Here's how my recent article for IEEE Spectrum started off, with some more references, info and links.
If science is to reach beyond a myopic fixation on incremental advances, it may need bold and visionary dreams that border on myth-making. There are plenty of those in the field called programmable matter, which aims to blend micro- and nanotechnology, robotics and computing to produce substances that change shape, appearance and function at our whim.
The dream is arrestingly illustrated in a video produced by a team at Carnegie Mellon University in Pittsburgh. Executives sit around a table watching a sharp-suited sales rep make his pitch. From a vat of grey gloop he pulls a perfectly rendered model of a sports car, and proceeds to reshape it with his fingers. With gestures derived from touchscreen technology, he raises or flattens the car’s profile and adjusts the width of the headlamps. Then he changes the car from silver-grey to red, the “atoms” twinkling in close-up with Disney-movie magic as their color shifts.
This kind of total mastery over matter is not so different from the alchemist’s dream of transmuting metals, or in contemporary terms, the biologist’s dream of making life infinitely malleable through synthetic biology. But does the fantasy – it’s little more at present – bear any relation to what can be done?
Because of its affiliation with robotic engineering and computer science, the idea of programmable matter is often attributed to a paper published in 1991 by computer scientists Tommaso Toffoli and Norman Margolus of the Massachusetts Institute of Technology, who speculated about a collection of tiny computing objects that could sense their neighbors and rearrange themselves rather like cellular automata . But related ideas were developed independently in the early 1990s by the chemistry Nobel laureate Jean-Marie Lehn, who argued that chemistry would become an information science by using the principles of spontaneous self-assembly and self-organization to design molecules that would assemble themselves from the bottom up into complex structures . Lehn’s notion of “informed matter” was really nothing less than programmable matter at the atomic and molecular scale.
Lehn’s own work since the 1960s helped to show that the shapes and chemical structures of molecules could predispose them to unite into large-scale organized arrays that could adapt to their circumstances, for example responding to external signals or having self-healing abilities. Such supramolecular (“beyond the molecule”) self-assembly enables biomolecules to become living cells, which need no external instructions to reconfigure themselves because their components already encode algorithms for doing so. In some ways, then, living organisms already embody the aspirations of programmable matter.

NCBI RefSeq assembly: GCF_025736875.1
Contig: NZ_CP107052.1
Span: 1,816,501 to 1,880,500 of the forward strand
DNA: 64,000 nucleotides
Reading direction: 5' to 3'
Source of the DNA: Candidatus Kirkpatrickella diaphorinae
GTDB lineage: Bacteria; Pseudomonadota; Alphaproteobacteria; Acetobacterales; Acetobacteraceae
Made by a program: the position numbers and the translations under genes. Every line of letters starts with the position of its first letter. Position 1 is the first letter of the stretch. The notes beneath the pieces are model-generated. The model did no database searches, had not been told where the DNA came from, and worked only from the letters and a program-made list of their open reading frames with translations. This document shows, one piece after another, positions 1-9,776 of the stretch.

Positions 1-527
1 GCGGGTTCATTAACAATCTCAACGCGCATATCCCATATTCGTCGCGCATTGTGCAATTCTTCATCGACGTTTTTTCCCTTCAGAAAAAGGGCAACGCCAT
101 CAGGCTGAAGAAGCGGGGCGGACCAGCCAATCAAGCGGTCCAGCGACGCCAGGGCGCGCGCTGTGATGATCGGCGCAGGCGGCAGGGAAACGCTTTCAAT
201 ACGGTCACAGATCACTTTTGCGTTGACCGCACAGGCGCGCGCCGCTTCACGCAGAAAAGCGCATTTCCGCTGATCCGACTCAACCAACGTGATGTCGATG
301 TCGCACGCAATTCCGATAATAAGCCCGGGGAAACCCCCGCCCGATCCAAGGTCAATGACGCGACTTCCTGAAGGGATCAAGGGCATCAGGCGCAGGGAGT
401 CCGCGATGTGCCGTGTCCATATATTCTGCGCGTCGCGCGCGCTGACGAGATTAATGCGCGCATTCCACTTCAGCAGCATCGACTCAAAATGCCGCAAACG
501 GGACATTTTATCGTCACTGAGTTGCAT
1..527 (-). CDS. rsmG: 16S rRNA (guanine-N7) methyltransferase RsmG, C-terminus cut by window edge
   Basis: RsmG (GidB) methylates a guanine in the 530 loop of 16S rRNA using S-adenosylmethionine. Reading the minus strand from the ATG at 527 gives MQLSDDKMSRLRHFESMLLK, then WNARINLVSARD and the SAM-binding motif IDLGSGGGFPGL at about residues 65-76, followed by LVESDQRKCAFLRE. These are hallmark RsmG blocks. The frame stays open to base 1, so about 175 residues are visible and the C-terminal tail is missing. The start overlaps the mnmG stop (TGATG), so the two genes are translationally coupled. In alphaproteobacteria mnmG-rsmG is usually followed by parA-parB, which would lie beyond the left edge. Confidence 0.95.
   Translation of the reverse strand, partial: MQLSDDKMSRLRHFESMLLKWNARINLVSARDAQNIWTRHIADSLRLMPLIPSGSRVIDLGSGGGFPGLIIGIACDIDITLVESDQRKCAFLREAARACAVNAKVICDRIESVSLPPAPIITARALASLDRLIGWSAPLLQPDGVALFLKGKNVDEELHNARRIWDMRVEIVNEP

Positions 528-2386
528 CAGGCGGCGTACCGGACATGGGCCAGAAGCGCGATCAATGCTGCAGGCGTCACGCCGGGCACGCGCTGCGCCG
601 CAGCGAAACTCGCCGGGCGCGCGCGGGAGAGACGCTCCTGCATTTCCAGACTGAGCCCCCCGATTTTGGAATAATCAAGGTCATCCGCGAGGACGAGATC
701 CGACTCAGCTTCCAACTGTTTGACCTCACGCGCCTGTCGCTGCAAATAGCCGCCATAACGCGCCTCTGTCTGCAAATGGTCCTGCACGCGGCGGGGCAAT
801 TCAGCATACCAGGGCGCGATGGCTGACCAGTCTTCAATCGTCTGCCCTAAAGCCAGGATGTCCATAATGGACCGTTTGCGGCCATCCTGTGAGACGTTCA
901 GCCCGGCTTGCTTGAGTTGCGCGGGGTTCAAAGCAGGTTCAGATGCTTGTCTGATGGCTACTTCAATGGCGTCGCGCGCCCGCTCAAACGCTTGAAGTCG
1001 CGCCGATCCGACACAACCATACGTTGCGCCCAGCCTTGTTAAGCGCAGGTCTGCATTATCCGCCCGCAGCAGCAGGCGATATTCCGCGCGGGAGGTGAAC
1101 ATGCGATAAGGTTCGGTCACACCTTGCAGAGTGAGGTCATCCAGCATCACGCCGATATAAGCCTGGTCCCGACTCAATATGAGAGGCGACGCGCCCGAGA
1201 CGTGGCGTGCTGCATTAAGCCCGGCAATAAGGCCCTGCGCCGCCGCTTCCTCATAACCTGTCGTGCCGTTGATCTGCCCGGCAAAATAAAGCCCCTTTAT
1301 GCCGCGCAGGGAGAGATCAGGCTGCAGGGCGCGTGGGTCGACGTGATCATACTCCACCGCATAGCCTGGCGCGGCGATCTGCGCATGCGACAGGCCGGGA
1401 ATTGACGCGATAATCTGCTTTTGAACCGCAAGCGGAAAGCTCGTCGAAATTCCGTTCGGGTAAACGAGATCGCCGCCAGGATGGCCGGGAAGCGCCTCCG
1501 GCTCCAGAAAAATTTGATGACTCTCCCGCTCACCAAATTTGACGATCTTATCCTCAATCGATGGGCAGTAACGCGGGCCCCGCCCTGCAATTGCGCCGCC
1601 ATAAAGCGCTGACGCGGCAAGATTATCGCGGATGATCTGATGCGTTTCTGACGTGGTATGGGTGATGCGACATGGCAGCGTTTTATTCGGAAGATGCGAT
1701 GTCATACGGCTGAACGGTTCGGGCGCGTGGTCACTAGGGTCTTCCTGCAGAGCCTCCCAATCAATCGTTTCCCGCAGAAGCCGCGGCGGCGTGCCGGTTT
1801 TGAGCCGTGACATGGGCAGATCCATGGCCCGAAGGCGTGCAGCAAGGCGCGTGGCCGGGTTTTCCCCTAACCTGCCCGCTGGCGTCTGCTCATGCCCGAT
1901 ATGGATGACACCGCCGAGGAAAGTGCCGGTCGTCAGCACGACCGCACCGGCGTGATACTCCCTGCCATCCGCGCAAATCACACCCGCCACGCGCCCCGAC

Yet in the information age, it is we who do the programming. While living cells are often said (a little simplistically) to be dancing to the evolutionarily shaped program coded in their genomes, technologies demand that we bring matter under our own direct control. It’s one thing to design molecules that assemble themselves, quite another to design systems made from components that will reconfigure or disassemble at the push of a button. The increasingly haptic character of information technology’s interfaces encourages a vision of programmable matter that is responsive, tactile, even sensual.
Many areas of science and technology have come together to enable this vision. Lehn’s supramolecular chemistry is one, and nanotechnology – its extreme miniaturization and interest in “bottom-up” self-organizing processes – is another. Macroscopic robotic engineering has largely abandoned the old idea of humanoid robots, and is exploring machines that can change shape and composition according to the task in hand . To coordinate large numbers of robotic or information-processing devices, centralized control can be cumbersome and fragile; instead, distributed computing and swarm robotics rely on the ability of many interacting systems to find their own modes of coordination and organization . Interacting organisms such as bacteria and ants provide an “existence proof” that such coordination is sometimes best achieved through this kind of collective self-organization. Understanding such emergent behaviour is one of the central themes in the science of complex systems, which hopes to harness it to achieve robustness, adaptability and a capacity for learning.
Meanwhile, thanks to the shrinking of power sources and the development of cheap, wireless radio-frequency communications for labelling everything from consumer goods to animals for ecological studies, robotic devices can talk to one another even at very small scales. And making devices that can be moved and controlled without delicate and error-prone moving parts has benefitted immensely from the development of smart materials that can respond to their environment and to external stimuli by, for example, changing their shape, color or electrical conductivity.
In short, the ideas and technologies needed for programmable matter are already here. So what can we do with them?
Seth Goldstein and his team at Carnegie Mellon, in collaboration with Intel Research Pittsburgh, were among the first to explore the idea seriously. “I’ve always had an interest in parallel and distributed systems”, says Goldstein. “I had been working in the area of molecular electronics, and one of the things that drew me into the field was a molecule called a rotaxane that, when subjected to an electric field, would change shape and as a result change its conductivity. In other words, changing the shape of matter was a way of programming a system. I got to thinking about what we could do if we reversed the process: to use programming to change the shape of matter.”